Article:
Driver training needs to be a year-round, ongoing commitment – regardless of a driver’s level of experience, tenure or past driving history. Every driver benefits from constant refreshers. It ensures safety is top-of-mind at all times, instilling greater confidence behind the wheel and increasing driver satisfaction in their role.
Did you know? Fleets that train on a monthly basis have 50% fewer violations than those that train twice a year.
But with so much to cover, where do you start? You may want to consider establishing a year-long training program, or scheduling courses covering distracted driving, defensive driving and specific courses catered to winter driving safety training.
Distracted Driving Training
Distracted driving is a year-round issue, but the dangers of driving while distracted escalate during the winter months. If your driver is traveling at a speed of 60 mph, their vehicle travels more than the length of an Olympic-sized swimming pool every two seconds. Taking a quick glance away from the road to check a text message, adjust a mirror, check the GPS or grab something from below can cause a major incident at that distance.
Causes of distracted driving can include:
- Cell phone use
- Eating, drinking or smoking
- Adjusting or reaching
How do safety managers reduce distracted driving across their fleet?
To start, make sure that you clearly state your company’s stance on distracted driving in your driver safety policy. This must include your policies on cell phone usage, smoking, etc. Your policy should set forth your company rules surrounding driver safety, driver responsibilities and the consequences of engaging in dangerous behaviors like distracted driving.
Next, it’s critical to provide fleet distracted driving training, both proactively and as a remediation tool to correct poor driving behavior. This should cover the nature of distractions, their impact and how simple practices can help your employee drivers avoid them.
Unsure where to start or what to include? Explore these distracted driving training courses.
Defensive Driver Training
So much of your drivers’ success behind the wheel depends on their ability to defend themselves and their vehicles from external factors. The ability to make the right decisions at the right time is critical in preventing incidents on the road. Fleet defensive driving training is another aspect of your fleet training program that can and should be covered year-round.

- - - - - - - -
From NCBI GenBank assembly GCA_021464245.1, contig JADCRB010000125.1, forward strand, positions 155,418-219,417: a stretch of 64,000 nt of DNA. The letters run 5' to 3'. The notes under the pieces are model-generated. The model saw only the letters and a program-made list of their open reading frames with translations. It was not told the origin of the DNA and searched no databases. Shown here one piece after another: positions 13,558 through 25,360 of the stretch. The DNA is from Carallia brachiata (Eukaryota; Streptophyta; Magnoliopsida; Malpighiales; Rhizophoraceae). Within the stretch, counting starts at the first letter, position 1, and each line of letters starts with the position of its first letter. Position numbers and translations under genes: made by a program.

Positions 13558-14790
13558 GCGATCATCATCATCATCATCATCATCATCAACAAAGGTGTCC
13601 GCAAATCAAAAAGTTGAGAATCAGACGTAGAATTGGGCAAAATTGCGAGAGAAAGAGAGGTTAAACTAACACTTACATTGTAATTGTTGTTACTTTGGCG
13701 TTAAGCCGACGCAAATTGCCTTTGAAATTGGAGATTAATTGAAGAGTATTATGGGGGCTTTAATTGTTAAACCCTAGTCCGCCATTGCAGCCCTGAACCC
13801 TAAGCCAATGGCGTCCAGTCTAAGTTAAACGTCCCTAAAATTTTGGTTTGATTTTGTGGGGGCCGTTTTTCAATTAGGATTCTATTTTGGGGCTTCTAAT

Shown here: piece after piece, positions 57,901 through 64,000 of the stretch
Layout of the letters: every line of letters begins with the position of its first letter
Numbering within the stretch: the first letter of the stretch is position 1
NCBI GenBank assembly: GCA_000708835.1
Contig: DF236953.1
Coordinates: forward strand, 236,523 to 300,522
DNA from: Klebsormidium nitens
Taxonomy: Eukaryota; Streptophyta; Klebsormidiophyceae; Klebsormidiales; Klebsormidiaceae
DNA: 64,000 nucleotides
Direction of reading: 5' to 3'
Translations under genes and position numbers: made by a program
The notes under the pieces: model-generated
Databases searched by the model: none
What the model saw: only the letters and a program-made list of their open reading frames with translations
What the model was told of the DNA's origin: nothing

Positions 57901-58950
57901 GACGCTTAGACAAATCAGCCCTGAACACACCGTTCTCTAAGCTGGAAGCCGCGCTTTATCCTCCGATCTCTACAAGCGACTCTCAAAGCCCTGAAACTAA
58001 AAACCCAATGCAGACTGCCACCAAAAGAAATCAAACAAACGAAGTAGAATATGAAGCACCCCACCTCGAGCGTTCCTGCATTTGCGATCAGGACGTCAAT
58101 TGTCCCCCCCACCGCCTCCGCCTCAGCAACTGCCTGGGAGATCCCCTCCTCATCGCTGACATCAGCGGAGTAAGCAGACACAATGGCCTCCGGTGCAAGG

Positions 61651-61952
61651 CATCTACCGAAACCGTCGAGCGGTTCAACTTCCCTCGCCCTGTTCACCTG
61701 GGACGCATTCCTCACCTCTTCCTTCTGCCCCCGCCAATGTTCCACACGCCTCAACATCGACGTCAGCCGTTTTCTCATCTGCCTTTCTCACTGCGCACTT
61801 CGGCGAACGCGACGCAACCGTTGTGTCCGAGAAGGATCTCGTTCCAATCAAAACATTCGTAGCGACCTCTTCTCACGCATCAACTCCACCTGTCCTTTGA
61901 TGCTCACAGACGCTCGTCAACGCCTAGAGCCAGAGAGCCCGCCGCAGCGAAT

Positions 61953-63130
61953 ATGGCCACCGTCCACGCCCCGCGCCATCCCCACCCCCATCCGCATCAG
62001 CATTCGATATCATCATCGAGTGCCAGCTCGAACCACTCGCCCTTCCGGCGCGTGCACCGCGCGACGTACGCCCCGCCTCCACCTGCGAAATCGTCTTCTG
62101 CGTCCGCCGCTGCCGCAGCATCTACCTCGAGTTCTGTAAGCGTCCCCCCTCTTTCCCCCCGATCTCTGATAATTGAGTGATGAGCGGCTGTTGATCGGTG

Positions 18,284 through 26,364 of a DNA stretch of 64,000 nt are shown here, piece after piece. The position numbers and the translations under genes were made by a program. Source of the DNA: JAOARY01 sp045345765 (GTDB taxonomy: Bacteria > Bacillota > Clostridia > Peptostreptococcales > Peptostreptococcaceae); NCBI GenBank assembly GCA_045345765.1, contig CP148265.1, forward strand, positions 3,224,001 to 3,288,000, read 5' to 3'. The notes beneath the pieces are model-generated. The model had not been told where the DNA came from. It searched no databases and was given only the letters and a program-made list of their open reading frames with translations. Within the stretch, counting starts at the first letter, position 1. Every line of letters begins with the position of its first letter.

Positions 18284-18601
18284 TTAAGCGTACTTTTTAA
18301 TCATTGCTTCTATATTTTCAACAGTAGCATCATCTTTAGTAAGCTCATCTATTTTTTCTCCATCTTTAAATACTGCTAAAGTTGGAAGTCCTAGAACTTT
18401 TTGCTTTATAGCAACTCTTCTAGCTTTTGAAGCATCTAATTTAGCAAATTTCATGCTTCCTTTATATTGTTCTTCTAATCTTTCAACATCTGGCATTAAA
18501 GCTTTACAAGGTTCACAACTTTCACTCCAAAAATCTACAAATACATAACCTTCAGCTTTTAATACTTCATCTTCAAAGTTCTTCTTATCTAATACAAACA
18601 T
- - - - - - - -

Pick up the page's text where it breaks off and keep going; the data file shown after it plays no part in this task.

These ongoing courses should cover:
- Effective communication
- Fatigue management
- Evaluating space
- Navigating hazards
- Speed management
- Essential planning
These skills are critical, especially throughout the winter months as the roads become harder to navigate, with more traffic and hazards on the road, risky weather conditions, heightened driver fatigue and potential burnout. It’s your job to ensure that defensive driving skills are second nature to your drivers.
Winter Driving Safety Training
Your drivers must also know how to prepare for and avoid driving hazards that are common throughout the winter months. Investing in winter driving safety training will help prevent winter-related incidents and ensure your drivers are ready to navigate the heightened dangers of the road.
These courses should include:
- Avoiding roadside collisions
- Fatigue management
- Installing tire chains
- Night driving
- Rear-end collision avoidance
- Skid control
- Winter driving (with and without chains)
Need help getting started? Grab our free winter driving safety training guide.
3. Have the Right Level of Visibility into Your Drivers’ Behavior
Implementing the right driver training program is critical in making sure your drivers are properly equipped with the knowledge and skills they need. But you must also have the right level of visibility in place to ensure that they are making the right choices once they actually get behind the wheel. If they aren’t, you likely need a more targeted training approach to remediate poor driving behavior.
The right level of visibility requires more than annual MVR pulls or asking employees to self-report when they receive a violation. Risk managers need to establish a process that provides them with the complete picture of their driver risk, with ongoing insights into all data sources: MVR and CSA data, crashes and claims, which should be layered with any existing telematics, camera and ELD data.
This full understanding of violations, current license statuses, compliance and real-time driver behavior gives risk managers the 360-degree view needed to understand each driver’s potential risk and take the appropriate action to mitigate it.
4. Provide Ongoing Communication and Safety Reminders
Establishing a strong culture of safety across your fleet requires more than just setting and forgetting your driver training program. Safety reminders and the ongoing communication of company policies surrounding safety are critical, especially during the winter months.
You can better communicate safety to your drivers by:
- Sending out daily or weekly safety tips via text or email
- Asking supervisors to share a safety tip at every driver briefing
- Hanging a winter driving safety poster in the break room or around the office
- Publicly recognizing employees who are prioritizing safety and displayed good driving behaviors
Your goal here is to help keep safety top-of-mind and ensure that your drivers understand how much your company prioritizes safety and their well-being.
More Winter Driving Safety Resources
We realize we’ve covered a lot of ground here, and we want to ensure you have the support needed to establish a comprehensive winter driving safety program that you feel confident in.
We’ve bundled together our best winter driving safety resources. This resource hub includes a free winter training plan, pre-trip checklist, poster and more. Just visit the link below to download them all!